ECONOMIC RECOVERY: A Dozen Doses of Real Medicine for Sustainable Economic Recovery

ECONOMIC RECOVERY: A Dozen Doses of Real Medicine for Sustainable Economic Recovery by David Haggith for The Great Recession

I spend much time criticizing the outlandish economic foolishness I see throughout the global economy and especially in the US economy (because the US economy is the one I am familiar with as a direct participant). Those who criticize need to be able to offer solutions. I have real, sustainable economic recovery ideas, but I rarely present them because I know almost no one wants to hear them.

Until total economic collapse forces us to take painful medicine, we’re not going to go that route. Nevertheless, I have presented economic recovery solutions from time to time, so that when our circumstances become economically dire enough to force us to take our medicine and face our pain, maybe some of these will come to mind. I also share them from time to time to show I am not just a critic who has no better answers than those he criticizes. I share them now because the Federal Reserve has just reinstated its program of palliative care for a terminal economy. Once again, we are heading right back into the Fed’s old tired answers that have failed to accomplish anything other than dulling our pain for the pasts decade, just as I’ve said we would.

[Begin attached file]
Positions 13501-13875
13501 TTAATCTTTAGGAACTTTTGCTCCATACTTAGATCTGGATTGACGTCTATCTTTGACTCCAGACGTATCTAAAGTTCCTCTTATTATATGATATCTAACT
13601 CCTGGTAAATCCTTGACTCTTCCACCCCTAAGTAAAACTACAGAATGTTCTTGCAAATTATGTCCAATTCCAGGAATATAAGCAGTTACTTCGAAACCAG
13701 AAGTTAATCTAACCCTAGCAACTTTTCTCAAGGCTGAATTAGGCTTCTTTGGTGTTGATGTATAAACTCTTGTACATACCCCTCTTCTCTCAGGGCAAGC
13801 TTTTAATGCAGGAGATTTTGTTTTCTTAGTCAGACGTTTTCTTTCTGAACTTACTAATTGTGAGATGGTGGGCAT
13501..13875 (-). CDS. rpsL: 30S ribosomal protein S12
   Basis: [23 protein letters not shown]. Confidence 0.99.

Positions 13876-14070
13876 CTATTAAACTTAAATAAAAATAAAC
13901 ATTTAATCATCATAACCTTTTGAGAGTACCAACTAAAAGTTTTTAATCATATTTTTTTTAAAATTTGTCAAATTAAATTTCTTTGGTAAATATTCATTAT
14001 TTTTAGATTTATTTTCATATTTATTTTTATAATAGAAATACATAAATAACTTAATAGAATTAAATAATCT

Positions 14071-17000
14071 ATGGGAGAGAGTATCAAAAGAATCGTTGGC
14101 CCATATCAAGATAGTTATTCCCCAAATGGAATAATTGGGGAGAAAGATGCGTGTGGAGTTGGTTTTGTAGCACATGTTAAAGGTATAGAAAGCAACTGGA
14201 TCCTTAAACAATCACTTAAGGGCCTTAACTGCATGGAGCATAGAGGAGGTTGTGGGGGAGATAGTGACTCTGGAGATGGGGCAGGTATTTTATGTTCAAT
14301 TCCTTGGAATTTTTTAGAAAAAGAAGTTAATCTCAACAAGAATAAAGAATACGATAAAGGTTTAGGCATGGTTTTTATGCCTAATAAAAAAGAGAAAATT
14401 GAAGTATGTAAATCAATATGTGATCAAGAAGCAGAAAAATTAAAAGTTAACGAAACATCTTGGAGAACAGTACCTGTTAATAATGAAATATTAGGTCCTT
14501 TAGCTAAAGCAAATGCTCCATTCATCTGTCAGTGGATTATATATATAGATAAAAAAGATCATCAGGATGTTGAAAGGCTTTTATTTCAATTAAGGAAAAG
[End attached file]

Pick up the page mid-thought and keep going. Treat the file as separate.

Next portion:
Because most people will not like my answers at all, I give them reluctantly. I’ll give criticism where it is not wanted because I have to suffer the lunacy created by the financial establishment’s wrong answers every day — answers that assure every day the gap between the top 1% and all the rest will grow. I am less inclined to give advise where it is not wanted.

My solutions require we bear the pain involved in correcting the numerous laws embedded throughout our systems. What the hoi polloi and politicians want is a quick and easy fix, which is exactly what the Fed has tried to deliver over the past decade. FedMed may not have seemed easy on the surface, given that it took a decade of effort, but it only took a decade of effort because it was not a solution to begin with. It was a temporary fix — a fix of drugs.